His successor as chemistry professor of the Medical-Surgical academy was his son-in-law and fellow chemist, Alexander Dianin.
Borodin met Mily Balakirev during 1862. While under Balakirev's tutelage in composition he began his Symphony No. 1 in E-flat major; it was first performed during 1869, with Balakirev conducting. During that same year Borodin started on his Symphony No. 2 in B minor, which was not particularly successful at its premiere during 1877 under Eduard Nápravník, but with some minor re-orchestration received a successful performance during 1879 by the Free Music School under Nikolai Rimsky-Korsakov's direction. During 1880 he composed the popular symphonic poem In the Steppes of Central Asia. Two years later he began composing a third symphony, but left it unfinished at his death; two movements of it were later completed and orchestrated by Alexander Glazunov.
During 1868 Borodin became distracted from initial work on the second symphony by preoccupation with the opera Prince Igor, which is considered by some to be his most significant work and one of the most important historical Russian operas. It contains the Polovtsian Dances, often performed as a stand-alone concert work forming what is probably Borodin's best-known composition. Borodin left the opera (and a few other works) incomplete at his death.
Prince Igor was completed posthumously by Rimsky-Korsakov and Alexander Glazunov. It is set in the 12th century, when the Russians, commanded by Prince Igor of Seversk, determined to conquer the barbarous Polovtsians by travelling eastward across the Steppes. The Polovtsians were apparently a nomadic tribe originally of Turkish origin who habitually attacked southern Russia. A full solar eclipse early during the first act foreshadows an ominous outcome to the invasion. Prince Igor's troops are defeated. The story tells of the capture of Prince Igor, and his son, Vladimir, of Russia by Polovtsian chief Khan Konchak, who entertains his prisoners lavishly and orders his slaves to perform the famous 'Polovtsian Dances', which provide a thrilling climax to the second act. The second half of the opera finds Prince Igor returning to his homeland, but rather than finding himself in disgrace, he is welcomed home by the townspeople and by his wife, Yaroslavna. Although for a while rarely performed in its entirety outside of Russia, this opera has received two notable new productions recently, one at the Bolshoi State Opera and Ballet Company in Russia during 2013, and one at the Metropolitan Opera Company of New York City during 2014.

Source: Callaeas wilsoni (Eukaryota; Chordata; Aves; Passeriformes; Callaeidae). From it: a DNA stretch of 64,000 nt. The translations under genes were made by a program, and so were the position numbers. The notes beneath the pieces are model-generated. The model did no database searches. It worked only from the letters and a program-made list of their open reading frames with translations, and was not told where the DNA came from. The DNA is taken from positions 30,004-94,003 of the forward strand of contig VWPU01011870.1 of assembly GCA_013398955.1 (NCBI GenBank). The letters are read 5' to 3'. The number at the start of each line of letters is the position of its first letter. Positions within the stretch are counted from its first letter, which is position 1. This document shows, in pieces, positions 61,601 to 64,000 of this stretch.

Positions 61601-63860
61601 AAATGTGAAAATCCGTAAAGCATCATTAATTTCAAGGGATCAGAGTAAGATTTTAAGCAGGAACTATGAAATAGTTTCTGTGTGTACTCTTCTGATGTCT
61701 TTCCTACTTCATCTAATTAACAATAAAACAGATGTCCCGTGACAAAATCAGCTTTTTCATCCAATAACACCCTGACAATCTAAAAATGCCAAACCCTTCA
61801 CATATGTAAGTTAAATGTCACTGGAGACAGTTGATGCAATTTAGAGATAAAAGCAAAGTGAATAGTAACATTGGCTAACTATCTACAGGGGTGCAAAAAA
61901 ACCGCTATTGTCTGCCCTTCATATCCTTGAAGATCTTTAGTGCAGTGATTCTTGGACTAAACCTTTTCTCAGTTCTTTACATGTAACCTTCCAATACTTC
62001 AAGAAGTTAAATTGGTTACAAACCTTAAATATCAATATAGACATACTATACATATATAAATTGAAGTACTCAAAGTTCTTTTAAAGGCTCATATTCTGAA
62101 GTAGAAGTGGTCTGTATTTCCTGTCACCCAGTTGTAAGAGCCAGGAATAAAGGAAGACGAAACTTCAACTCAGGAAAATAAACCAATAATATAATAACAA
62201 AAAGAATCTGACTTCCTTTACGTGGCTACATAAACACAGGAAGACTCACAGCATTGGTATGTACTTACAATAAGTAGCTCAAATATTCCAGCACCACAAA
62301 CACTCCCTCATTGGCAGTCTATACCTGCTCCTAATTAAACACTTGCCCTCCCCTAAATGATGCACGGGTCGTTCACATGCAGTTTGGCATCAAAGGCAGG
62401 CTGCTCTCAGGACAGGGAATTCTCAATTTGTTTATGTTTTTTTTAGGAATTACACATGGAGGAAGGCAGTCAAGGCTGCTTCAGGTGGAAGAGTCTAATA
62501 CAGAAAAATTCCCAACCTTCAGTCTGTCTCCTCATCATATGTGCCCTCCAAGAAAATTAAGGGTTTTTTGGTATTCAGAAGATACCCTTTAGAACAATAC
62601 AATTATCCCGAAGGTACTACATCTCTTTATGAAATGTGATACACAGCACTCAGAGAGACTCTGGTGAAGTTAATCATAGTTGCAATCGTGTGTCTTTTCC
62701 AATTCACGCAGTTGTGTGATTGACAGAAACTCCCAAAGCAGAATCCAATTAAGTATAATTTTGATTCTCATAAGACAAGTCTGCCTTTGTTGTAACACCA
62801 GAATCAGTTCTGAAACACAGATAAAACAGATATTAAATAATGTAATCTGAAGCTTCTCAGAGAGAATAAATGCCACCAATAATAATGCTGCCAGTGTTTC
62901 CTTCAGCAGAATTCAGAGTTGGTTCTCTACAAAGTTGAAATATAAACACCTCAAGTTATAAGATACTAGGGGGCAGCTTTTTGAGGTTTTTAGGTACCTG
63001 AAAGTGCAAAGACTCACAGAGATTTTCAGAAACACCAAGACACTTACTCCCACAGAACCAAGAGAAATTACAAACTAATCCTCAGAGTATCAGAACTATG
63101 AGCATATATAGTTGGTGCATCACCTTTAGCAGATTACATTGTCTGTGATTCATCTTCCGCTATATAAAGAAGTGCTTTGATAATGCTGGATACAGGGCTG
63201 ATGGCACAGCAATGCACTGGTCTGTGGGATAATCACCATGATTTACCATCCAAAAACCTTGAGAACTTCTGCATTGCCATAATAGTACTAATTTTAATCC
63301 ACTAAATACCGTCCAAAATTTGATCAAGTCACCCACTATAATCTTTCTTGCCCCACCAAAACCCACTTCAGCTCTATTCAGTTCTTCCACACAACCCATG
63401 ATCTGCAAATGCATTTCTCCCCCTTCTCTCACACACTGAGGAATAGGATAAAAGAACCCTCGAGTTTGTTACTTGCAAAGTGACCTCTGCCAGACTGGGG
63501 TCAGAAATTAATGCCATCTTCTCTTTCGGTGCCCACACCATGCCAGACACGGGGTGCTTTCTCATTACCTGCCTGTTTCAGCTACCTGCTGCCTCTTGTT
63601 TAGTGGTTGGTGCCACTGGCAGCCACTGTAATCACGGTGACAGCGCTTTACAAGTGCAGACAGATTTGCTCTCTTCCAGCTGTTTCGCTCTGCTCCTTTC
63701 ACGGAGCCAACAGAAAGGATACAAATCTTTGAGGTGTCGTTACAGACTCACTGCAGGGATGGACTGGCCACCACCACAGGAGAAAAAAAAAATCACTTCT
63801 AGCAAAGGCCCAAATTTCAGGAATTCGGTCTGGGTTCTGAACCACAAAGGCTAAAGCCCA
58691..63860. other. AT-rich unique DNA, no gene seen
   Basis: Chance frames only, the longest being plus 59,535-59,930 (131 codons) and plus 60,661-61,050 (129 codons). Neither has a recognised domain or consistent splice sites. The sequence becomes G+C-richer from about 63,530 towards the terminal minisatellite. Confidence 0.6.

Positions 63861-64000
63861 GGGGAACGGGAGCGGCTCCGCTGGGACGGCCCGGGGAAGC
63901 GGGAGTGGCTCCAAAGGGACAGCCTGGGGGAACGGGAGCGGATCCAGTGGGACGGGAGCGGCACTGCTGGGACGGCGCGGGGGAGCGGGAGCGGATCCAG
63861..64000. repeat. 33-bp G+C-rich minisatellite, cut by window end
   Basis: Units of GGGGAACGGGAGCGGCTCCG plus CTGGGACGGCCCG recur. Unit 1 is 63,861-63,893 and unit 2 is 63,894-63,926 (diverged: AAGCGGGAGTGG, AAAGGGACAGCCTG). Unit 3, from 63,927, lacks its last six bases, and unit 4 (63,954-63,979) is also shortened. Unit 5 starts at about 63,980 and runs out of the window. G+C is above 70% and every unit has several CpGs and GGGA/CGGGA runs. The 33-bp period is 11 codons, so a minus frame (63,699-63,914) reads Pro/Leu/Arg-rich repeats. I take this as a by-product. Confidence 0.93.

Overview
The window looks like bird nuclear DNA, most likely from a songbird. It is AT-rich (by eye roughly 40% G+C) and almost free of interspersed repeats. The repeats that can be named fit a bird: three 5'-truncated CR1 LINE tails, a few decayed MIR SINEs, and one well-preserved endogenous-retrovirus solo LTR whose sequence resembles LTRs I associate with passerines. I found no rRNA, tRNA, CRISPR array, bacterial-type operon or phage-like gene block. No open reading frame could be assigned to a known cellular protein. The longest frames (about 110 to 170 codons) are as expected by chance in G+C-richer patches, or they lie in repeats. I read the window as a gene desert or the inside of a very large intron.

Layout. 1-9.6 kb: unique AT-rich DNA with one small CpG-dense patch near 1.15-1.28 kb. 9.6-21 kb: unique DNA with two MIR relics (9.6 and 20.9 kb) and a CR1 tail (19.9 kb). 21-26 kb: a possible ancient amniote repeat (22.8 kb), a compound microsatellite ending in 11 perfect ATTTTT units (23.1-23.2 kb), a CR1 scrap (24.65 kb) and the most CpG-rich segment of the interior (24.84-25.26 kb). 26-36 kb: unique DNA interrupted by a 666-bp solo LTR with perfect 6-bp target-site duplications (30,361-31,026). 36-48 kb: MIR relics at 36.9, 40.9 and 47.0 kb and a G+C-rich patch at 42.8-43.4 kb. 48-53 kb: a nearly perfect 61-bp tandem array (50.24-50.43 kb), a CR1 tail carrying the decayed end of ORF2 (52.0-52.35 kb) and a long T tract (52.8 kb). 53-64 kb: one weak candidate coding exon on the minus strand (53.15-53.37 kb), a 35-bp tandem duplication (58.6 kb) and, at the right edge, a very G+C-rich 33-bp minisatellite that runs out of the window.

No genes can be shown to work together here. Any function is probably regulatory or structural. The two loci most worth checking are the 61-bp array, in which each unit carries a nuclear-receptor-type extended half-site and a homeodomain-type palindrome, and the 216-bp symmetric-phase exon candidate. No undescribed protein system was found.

No other member of the Balakirev circle identified himself so much with absolute music as did Borodin in his two string quartets, in addition to his many earlier chamber compositions. As a cellist, he was an enthusiastic chamber music player, an interest that increased during his chemical studies in Heidelberg between 1859 and 1861. This early period yielded, among other chamber works, a string sextet and a piano quintet. Borodin based the thematic structure and instrumental texture of his pieces on those of Felix Mendelssohn.
During 1875 Borodin started his First String Quartet, much to the displeasure of Mussorgsky and Vladimir Stasov; the other members of The Five were known to be hostile to chamber music. The First Quartet demonstrates mastery of the string quartet form. Borodin's Second Quartet, written in 1881, displays strong lyricism, as in the third movement's popular "Nocturne." While the First Quartet is richer in changes of mood, the Second Quartet has a more uniform atmosphere and expression.
Borodin's fame outside the Russian Empire was made possible during his lifetime by Franz Liszt, who arranged a performance of the Symphony No. 1 in Germany during 1880, and by the Comtesse de Mercy-Argenteau in Belgium and France. His music is noted for its strong lyricism and rich harmonies. Along with some influences from Western composers, as a member of The Five his music has also a Russian style. His passionate music and unusual harmonies proved to have a lasting influence on the younger French composers Debussy and Ravel (in homage, the latter composed during 1913 a piano piece entitled "À la manière de Borodine").
The evocative characteristics of Borodin's music made possible the adaptation of his compositions in the 1953 musical Kismet, by Robert Wright and George Forrest, notably in the songs "Stranger in Paradise", "And This Is My Beloved" and "Baubles, Bangles, & Beads". In 1954, Borodin was posthumously awarded a Tony Award for this show.